I am wondering what is the correct way to interpret the こと in this sentence:


It is an example sentence found in the book "All About Particles" (page 120). It's described as being basically an alternative way to entice/invite someone to do something together. If that's true, how does こと change the meaning and feeling of the sentence, especially when compared to:



2 Answers 2


I seriously hope your book explains who (what group of people) would say:

「どこかへお花見{はなみ}に行{い}きませんこと。」 ("Shall we go someplace for flower-viewing?")

Upper-middle-class dames might say it, if no one else. More realistically speaking, though, I would almost exclusively expect to hear it in fiction as part of the 役割語{やくわりご} (role language) for such a female character.

Fiction or real life, this particular sentence will be uttered with a rising intonation at its end.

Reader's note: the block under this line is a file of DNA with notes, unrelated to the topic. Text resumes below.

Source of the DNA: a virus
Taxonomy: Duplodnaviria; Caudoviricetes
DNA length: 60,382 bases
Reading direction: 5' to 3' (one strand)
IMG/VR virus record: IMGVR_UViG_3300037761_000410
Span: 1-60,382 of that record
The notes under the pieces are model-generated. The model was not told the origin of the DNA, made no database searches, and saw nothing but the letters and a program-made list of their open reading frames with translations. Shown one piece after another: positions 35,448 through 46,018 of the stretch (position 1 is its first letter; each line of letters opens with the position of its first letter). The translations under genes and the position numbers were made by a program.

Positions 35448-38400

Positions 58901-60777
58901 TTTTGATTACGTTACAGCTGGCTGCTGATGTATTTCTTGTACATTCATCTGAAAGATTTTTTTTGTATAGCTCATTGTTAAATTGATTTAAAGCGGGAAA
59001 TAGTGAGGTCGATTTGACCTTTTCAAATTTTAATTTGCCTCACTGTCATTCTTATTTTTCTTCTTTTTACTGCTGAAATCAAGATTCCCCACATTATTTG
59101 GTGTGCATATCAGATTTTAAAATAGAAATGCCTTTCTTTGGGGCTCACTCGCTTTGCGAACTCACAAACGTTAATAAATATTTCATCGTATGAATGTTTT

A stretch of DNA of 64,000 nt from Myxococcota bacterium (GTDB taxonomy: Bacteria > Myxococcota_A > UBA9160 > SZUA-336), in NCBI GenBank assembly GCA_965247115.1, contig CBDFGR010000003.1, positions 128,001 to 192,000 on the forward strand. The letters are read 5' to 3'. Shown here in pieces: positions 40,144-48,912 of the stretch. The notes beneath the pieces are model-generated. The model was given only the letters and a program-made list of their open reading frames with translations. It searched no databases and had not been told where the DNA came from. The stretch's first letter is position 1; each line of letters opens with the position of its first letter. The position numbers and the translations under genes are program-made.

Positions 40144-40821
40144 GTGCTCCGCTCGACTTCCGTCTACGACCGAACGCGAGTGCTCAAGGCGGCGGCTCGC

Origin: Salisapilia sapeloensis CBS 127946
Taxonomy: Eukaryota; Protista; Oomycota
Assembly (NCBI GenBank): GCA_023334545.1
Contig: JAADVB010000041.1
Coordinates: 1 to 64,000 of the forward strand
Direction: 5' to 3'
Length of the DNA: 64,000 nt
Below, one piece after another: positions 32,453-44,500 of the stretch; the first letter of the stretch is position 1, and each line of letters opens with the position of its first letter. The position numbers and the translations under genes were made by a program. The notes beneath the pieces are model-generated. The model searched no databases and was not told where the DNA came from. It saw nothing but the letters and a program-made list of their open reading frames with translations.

The functions of this elegant, feminine sentence-ending particle are to:

  1. Casually make suggestions

  2. Casually ask questions

  3. Stating opinions

The meaning of this sentence is the exact same as that of each of the two other sentences you listed.

The feeling, however, is quite different for the reason that I have discussed above.


Yes, it's true and it is placed at the end of a sentence. However we don't use this usage of こと except very elegant and rich ladies.

I have never heard this こと in real life. I wonder if there are people who use this こと now.

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